Manifested as brilliant observational forms such as flares, filament eruptions and coronal mass ejections (CMEs), solar eruptions, as major drivers of space weather, have a dark side. From time to time, billions of tonnes of ionized gas, or plasma are expulsed from the solar atmosphere at millions of kilometers an hour, destroying satellites, disrupting power grid and mobile phone networks on Earth.
Because of their possible annihilating consequences on Earth, scientists from all over the world are striving to unravel the mystery of solar eruptions. Originated from active regions on Sun’s surface, known as sunspots, they are playing a key role in space weather forecast.
Recently, space physicists took one step forward towards a better understanding of CMEs and a possible answer to the crucial question of how the solar eruptions are triggered on the Sun. Scientists from National Space Science Center (NSSC) in Beijing and University of Alabama (UAH) in Huntsville successfully performed a data-driven magnetohydrodynamic (MHD) simulation of a realistic CME initiation process. It is the first time such endeavor has ever been made.
Though it is a common belief among space physicists that solar eruptions are caused by the disruption of magnetic field in Sun’s corona, the physical mechanism of CME initiation remains to be a mystery, as the coronal magnetic field is difficult to measure. Numerical simulations of the initiation process of CMEs have been performed by research groups from all over the world, yet the problem remains because current simulations are mostly carried out with idealized magnetic field models, which are difficult to recover the complex configurations of the realistic coronal field and cannot simulate the real solar eruption.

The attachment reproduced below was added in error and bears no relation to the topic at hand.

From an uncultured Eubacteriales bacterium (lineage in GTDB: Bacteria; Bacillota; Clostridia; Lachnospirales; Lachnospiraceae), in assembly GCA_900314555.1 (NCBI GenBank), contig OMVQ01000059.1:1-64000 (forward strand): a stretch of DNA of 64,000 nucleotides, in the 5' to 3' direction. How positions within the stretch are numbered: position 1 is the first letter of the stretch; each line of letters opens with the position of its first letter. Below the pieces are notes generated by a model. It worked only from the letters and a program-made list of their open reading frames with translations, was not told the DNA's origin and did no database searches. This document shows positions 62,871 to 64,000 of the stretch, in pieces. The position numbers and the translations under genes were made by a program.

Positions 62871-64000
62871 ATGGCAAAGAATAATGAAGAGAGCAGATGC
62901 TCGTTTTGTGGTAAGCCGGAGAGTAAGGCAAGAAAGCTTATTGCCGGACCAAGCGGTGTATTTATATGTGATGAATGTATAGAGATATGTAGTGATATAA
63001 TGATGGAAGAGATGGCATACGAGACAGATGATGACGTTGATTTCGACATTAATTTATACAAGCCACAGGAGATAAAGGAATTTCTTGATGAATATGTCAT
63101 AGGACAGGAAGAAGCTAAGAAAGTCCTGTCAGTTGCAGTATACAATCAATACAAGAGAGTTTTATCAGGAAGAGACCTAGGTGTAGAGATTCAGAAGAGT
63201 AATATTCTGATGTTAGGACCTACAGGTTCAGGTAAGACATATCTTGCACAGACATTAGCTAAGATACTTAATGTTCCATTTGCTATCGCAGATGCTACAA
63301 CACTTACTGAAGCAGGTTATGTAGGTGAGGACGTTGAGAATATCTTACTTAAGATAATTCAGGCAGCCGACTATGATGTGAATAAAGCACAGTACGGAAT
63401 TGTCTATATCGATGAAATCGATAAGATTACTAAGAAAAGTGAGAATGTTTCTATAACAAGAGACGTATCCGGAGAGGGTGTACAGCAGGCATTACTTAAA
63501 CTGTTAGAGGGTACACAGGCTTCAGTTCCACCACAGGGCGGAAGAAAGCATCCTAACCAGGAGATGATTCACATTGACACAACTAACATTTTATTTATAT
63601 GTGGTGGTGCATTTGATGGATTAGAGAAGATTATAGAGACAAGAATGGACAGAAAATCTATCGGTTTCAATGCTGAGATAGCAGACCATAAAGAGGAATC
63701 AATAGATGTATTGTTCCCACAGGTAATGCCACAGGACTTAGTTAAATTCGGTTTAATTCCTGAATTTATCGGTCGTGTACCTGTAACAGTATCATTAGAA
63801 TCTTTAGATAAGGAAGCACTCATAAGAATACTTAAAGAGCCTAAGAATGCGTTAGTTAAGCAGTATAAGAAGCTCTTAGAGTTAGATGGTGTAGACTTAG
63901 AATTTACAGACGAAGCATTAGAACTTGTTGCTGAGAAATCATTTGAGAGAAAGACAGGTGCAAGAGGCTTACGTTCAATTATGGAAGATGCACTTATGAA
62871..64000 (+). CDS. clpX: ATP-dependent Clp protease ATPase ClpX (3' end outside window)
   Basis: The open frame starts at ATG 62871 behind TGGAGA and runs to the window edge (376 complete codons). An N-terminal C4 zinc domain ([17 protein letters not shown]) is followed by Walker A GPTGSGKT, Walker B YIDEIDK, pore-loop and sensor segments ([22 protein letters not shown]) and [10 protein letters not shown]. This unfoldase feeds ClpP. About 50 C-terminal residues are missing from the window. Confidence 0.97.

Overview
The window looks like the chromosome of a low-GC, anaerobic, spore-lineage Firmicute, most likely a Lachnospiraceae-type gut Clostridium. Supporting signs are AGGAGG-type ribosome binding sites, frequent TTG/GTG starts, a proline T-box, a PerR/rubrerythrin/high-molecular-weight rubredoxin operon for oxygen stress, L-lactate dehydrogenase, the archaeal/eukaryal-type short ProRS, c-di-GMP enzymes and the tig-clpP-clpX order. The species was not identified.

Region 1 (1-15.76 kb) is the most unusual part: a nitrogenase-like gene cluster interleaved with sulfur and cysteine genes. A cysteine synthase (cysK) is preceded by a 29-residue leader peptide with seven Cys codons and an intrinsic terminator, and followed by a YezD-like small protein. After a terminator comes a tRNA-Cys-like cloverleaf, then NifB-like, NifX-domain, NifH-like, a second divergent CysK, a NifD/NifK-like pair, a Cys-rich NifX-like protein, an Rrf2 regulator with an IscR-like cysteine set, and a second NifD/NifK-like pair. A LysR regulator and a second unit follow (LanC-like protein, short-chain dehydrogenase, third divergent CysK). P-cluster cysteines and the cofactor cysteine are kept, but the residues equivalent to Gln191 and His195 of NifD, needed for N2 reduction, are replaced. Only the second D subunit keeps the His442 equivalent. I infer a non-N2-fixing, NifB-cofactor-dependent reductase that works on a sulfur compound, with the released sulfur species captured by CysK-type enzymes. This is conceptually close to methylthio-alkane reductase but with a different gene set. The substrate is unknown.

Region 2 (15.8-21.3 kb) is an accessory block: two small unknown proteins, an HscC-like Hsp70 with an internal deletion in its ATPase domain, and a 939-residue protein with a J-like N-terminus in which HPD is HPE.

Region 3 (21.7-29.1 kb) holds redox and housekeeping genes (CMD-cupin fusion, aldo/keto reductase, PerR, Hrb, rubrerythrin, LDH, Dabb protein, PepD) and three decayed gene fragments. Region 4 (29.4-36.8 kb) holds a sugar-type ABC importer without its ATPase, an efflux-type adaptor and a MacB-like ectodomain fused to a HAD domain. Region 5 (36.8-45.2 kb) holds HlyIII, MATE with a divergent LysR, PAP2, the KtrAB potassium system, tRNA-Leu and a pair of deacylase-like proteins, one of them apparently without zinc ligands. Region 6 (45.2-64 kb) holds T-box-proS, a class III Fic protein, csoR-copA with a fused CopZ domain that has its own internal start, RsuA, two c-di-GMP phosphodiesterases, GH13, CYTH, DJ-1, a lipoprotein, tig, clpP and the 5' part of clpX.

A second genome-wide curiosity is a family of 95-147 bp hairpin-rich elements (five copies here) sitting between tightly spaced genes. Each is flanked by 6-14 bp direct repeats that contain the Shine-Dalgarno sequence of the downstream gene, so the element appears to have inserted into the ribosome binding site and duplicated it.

Dr. JIANG Chaowei and Prof. FENG Xueshang from State Key Laboratory of Space Weather, Solar-Interplanetary-GeoMAgnetic Weather Group (SIGMA Weather Group), along with UAH colleagues, developed a novel way to simulate the realistic eruptions by combining a field extrapolation method and a time-dependent numerical MHD model, which successfully reproduced a major CME eruption of AR 11283 on 2011 September 6 (Figure 1).
Using a nonlinear force-free field extrapolation code, CESE-MHD-NLFFF, they reconstructed the 3D coronal magnetic field immediately prior to its eruption (Figure 2). Study of this pre-eruption field reveals an interesting S-shaped magnetic flux rope, called Sigmoid, which is observed as a high-temperature, S-shaped coronal loop by the SDO/AIA. By topology analysis, they also showed that the overlying field of the Sigmoid contains a magnetic null point, at which the coronal field strength is zero and magnetic reconnection is prone to occur.
The above evidences suggest that this eruption is triggered by magnetic reconnection at the null, which cuts overlying tethers of the sigmoidal flux rope and results in a loss-of-equilibrium of the system. The pre-eruption field is then input as initial condition into the MHD model, which reproduced the entire eruption process. As can be seen from the Figure 1 animation, the resemblance between the MHD simulation and SDO/AIA observations is remarkable.
The research entitled Magnetohydrodynamic Simulation of a Sigmoid Eruption of Active Region 11283 was published on The Astrophysical Journal Letters (ApJL). “Such a fully integrated work is a major technical achievement in solar physics, so I foresee that this work has the potential to be very well cited in the future.” says one of the ApJL reviewers.
“With the success of this simulation, more endeavors of the same kind, i.e., numerical modeling the eruption events in a quantitative way and directly comparable with observations, are inspired to resolve the long-standing question of how solar eruptions are triggered and driven.” says JIANG Chaowei, lead author of the article from NSSC in Beijing, Chinese Academy of Sciences.
Citation: Jiang, C. W., Feng, X. S., Wu, S. T., and Hu, Q. (2013), Magnetohydrodynamic Simulation of a Sigmoid Eruption of Active Region 11283, ApJL, 771, L30. http://iopscience.iop.org/2041-8205/771/2/L30
Figure 1: SDO/AIA observations (left) and MHD simulation (right) of the CME initiation on 2011 September 6.
Figure 2: Topology of the coronal magnetic field prior to the eruption.